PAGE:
• All athletes, under the age of 26, who have registered AFTER July 1, 2019
    • All parents/guardians of athletes who are under the age of 18, who have registered AFTER July 1, 2019
    • All Coaches, team trainers and officials who serve in these positions for activities that include any athlete under age 26

    Confirmation of review must be received annually by the individuals listed above. 

    It is required that the Ministry approved resources are used, regardless of other concussion training that staff or participants may have. Currently there is only a downloadable print copy for different age groups, available for download here. Other formats available soon.


    Your organization is responsible for keeping track of confirmations that the required athletes, parent/guardians, coaches and officials have read the materials.

    Requirement 3: By July 1, 2020, organizations must develop a Removal-from-Sport and Return-to-Sport Protocol 

    The Removal-from-sport Protocol must include the following:

    1. Details of the process to ensure the immediate removal of an athlete who is suspected of having a concussion.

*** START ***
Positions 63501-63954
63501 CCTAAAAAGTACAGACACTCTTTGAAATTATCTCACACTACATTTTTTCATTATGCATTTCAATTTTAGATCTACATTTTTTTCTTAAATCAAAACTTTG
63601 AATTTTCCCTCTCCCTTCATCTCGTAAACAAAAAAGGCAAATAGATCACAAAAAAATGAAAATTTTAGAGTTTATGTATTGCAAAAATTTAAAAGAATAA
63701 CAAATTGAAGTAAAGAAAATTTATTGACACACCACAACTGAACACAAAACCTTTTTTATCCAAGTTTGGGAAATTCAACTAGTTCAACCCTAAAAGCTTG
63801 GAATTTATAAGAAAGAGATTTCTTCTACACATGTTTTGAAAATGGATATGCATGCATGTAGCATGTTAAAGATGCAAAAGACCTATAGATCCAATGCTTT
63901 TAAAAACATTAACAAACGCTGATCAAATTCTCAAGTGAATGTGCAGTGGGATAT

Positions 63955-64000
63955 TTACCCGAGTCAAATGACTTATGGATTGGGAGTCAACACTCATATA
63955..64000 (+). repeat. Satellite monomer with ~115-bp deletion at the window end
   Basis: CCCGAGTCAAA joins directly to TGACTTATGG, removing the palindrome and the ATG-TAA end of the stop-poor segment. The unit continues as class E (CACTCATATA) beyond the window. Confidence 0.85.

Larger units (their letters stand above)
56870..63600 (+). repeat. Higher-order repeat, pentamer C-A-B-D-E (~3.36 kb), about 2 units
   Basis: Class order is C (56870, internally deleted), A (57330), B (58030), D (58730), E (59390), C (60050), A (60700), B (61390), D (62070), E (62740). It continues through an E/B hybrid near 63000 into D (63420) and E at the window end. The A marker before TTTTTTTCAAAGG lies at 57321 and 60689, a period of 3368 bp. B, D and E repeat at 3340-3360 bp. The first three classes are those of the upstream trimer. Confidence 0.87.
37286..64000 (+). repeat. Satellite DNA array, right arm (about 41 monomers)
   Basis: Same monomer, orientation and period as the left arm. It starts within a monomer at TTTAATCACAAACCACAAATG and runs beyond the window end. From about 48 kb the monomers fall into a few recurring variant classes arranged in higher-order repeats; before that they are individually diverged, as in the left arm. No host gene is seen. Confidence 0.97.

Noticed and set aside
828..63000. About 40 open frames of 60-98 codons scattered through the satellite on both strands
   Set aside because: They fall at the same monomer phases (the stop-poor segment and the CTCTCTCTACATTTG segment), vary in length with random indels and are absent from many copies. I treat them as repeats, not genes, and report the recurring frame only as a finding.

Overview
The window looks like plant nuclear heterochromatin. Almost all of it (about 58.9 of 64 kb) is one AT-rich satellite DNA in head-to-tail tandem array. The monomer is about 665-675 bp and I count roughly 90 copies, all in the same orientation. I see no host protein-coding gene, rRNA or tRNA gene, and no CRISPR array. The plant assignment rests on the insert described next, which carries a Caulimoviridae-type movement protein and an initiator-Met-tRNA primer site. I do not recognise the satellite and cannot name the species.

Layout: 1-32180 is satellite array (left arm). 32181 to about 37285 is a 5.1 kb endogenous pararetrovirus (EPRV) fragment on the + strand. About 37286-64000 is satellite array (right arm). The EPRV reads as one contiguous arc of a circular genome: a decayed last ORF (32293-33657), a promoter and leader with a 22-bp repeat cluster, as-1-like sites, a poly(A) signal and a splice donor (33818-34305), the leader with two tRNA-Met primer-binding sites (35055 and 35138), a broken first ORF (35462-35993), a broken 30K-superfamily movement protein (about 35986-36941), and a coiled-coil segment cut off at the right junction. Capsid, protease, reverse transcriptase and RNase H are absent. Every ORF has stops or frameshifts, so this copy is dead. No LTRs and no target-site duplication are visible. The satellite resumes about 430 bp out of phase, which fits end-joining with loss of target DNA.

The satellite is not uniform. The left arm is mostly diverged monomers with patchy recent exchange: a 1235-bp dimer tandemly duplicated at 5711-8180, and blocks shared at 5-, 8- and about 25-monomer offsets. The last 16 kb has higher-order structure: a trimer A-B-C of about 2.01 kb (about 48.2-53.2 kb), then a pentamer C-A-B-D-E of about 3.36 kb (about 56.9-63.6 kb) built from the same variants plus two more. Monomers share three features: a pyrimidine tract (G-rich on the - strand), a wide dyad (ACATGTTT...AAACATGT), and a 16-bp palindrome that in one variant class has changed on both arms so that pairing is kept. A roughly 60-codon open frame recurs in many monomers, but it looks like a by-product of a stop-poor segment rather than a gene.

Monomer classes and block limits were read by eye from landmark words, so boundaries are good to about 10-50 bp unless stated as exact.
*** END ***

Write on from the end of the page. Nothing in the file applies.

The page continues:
2. Identification of a designate and the specific duties of the designated person(s).

    The duties of the designated person are to:

    • Immediately remove an athlete from further training, practice or competition if the athlete is suspected of having sustained a concussion (irrespective of where the concussion was/is suspected of being sustained), and for athletes under 18 years of age informing the parent or guardian of the removal. 
    • Call 911 if an athlete is suspected of having a concussion or they believe doing so is necesssary.
    • Inform the athlete (and parent/guardian) that the athlete is required to undergo a medical assessment by a physician or nurse practitioner before the athlete will be permitted to return to training, practice or competition, according to the Return-to-Sport protocol.

    1. Requirement to make and keep a record of all instances of removal from sport.
    2. Not permit an athlete who has been removed from sport to return to training, practice or competition, except in accordance with the sport organization's return-to-sport protocol.

    The Return-to-sport Protocol must include the following:
    1. Identification of a designate.

    • The duties of the designated person are to:
      • Ensure that an athlete who has sustained a concussion or is suspected of having sustained a concussion does not return to training, practice or competition until permitted to do so in accordance with the return to sport protocol.
      • Receive all confirmations from the athlete (or parent/guardian if athlete is under 18 years of age) about the outcome of the athlete’s medical assessment by a physician or nurse practitioner, regarding the status of the athlete’s diagnosis and/or medical clearance to return to unrestricted training, practice or competition.